Partial pardon poison

The official announcement of the halving of the jail sentence and fine reduction for convicted former prime minister Najib Razak for his first conviction related to the multi-billion 1MDB scandal shatters the trust in the Anwar Ibrahim-led government.

It is a lose-lose decision where almost no one wins, including Najib. The only winner in this decision is current Umno president Ahmad Zahid Hamidi.

In this analysis of the impact of the decision, I argue that the damage goes well beyond individuals, as the partial pardon weakens political institutions and exposes governance weaknesses.

Rather than be a supposed ‘compromise’, the decision is corrosive to the fabric of Malaysian democracy.

An unsatisfactory deal

Yesterday’s decision was no surprise. For months – especially after the Anwar-led government granted a DNAA to Deputy Prime Minister Zahid for his scores of corruption charges last August – it was clear that something unpardonable was afoot.

The partial pardon decision showcases the central role of political deals in shoring up the current government. The coalition government rests its power not on a clear electoral mandate, as no coalition won a majority.

It is a post-election agreement among elites, leaders of different political parties. Umno leaders have used the circumstances to their advantage. Its president Zahid has secured the removal of his corruption charges. Najib has secured a reduction in his first conviction.

Najib has not won a real victory; at best it is a partial one, as his daughter’s response highlights. Najib remains in jail, despite the hopes of his supporters.

Najib has been increasingly portrayed as the person who can save Umno. His popularity has increased as dissatisfaction with Zahid’s leadership of the party and public disappointment with the Anwar government have grown amid persistent difficult economic conditions.

The status quo of Umno – publicly weak but its core leader politically essential for the government – remains.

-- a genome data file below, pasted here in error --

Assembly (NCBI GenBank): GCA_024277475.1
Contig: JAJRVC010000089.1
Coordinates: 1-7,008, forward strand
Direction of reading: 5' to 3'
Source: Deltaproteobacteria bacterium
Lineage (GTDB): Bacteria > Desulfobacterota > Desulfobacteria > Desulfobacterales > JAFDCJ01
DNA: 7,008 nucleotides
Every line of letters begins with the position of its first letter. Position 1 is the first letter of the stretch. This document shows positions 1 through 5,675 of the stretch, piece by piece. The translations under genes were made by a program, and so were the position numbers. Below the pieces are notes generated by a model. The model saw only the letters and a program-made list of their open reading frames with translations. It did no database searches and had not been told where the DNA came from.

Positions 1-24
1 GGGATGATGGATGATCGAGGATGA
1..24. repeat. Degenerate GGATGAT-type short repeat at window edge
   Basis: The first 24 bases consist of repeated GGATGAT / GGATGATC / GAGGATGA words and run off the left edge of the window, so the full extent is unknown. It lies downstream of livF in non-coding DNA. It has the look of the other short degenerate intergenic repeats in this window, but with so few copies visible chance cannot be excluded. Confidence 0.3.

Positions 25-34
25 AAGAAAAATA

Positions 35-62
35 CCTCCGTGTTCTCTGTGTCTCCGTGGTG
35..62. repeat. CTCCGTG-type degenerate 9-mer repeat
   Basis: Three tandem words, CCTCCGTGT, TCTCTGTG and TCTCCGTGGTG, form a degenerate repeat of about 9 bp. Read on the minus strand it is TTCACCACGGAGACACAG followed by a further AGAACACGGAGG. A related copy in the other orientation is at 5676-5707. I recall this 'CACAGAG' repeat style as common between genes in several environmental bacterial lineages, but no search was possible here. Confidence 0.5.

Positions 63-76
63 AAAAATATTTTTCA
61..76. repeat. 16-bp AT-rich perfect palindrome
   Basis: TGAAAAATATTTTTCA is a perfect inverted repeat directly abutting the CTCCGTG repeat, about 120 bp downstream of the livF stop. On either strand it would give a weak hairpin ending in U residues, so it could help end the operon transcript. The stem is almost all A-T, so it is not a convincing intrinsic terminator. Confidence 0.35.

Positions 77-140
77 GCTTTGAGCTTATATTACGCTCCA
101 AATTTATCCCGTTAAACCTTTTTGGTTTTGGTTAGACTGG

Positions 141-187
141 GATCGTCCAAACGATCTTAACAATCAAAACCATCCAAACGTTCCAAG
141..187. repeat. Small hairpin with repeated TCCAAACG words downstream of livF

With no Najib release, Zahid’s position as Umno president remains secure. He is the only clear winner of the partial pardon decision. He can claim some leniency was gained through pressure, but does not have to fear displacement – at least for now.

For Anwar, as a struggling prime minister, he also does not have to face a free Najib wildcard, as the former prime minister’s popularity, particularly among his base of Malays, would challenge his own.

Not a real compromise

While he has strengthened his key ally, Zahid, Anwar has weakened his ties with other parties in Pakatan Harapan who have been forced to accept the partial pardon decision.

When one is forced to accept, this is not a genuine compromise. As with the DNAA decision, Umno was given priority over other parties in the government.

While this decision was not just cavalierly announced, instead it was a sword hung over the heads of political allies through leaks and build-up so that it seemed a better alternative than a full pardon.

The partial pardon cuts all the same. Harapan partners are supposed to be relieved and pleased that the ‘worst’ (a full pardon) did not happen.

In the silence of key Harapan allies in the partial pardon accommodating Umno, there is dismay within the government, including within Anwar’s own party. Trust among coalition partners is being affected, as is the trust in Anwar’s leadership.

The burn runs deep. It is not only a matter of the decision itself but how the decision was made, without meaningful consideration of the political implications for parties that rested their legitimacy on reforms and pushed for political accountability on the 1MDB scandal, notably DAP and Amanah.

Angry public outcry

The most trust affected is that of the public, however.

The 1MDB scandal divided Malaysia politically as it tipped the balance of electoral power away from Umno in 2018, and arguably in 2022 as corruption continued to be decisive in that election, with support moving to Perikatan Nasional’s leadership for putting Najib in jail.